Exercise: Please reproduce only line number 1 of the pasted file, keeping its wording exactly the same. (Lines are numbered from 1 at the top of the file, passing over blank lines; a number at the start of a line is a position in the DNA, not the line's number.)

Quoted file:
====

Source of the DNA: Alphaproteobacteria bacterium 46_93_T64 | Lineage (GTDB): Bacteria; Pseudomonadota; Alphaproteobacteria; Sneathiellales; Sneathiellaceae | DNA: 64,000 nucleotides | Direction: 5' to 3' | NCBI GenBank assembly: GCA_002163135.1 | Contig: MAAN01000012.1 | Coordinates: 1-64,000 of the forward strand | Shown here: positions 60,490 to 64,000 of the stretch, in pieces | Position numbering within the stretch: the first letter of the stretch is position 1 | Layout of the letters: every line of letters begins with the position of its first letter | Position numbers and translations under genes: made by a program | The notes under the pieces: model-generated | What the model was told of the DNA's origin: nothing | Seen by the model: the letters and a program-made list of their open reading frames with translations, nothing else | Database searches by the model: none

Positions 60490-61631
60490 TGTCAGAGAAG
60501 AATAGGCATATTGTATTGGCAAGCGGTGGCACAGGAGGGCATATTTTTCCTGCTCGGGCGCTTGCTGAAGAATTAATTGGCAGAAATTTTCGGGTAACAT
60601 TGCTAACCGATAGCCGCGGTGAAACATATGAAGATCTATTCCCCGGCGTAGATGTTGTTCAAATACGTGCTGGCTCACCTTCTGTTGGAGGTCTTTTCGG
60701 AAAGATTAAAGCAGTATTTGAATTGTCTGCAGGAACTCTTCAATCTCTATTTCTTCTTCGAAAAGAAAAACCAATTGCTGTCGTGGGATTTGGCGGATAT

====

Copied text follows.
Source of the DNA: Alphaproteobacteria bacterium 46_93_T64 | Lineage (GTDB): Bacteria; Pseudomonadota; Alphaproteobacteria; Sneathiellales; Sneathiellaceae | DNA: 64,000 nucleotides | Direction: 5' to 3' | NCBI GenBank assembly: GCA_002163135.1 | Contig: MAAN01000012.1 | Coordinates: 1-64,000 of the forward strand | Shown here: positions 60,490 to 64,000 of the stretch, in pieces | Position numbering within the stretch: the first letter of the stretch is position 1 | Layout of the letters: every line of letters begins with the position of its first letter | Position numbers and translations under genes: made by a program | The notes under the pieces: model-generated | What the model was told of the DNA's origin: nothing | Seen by the model: the letters and a program-made list of their open reading frames with translations, nothing else | Database searches by the model: none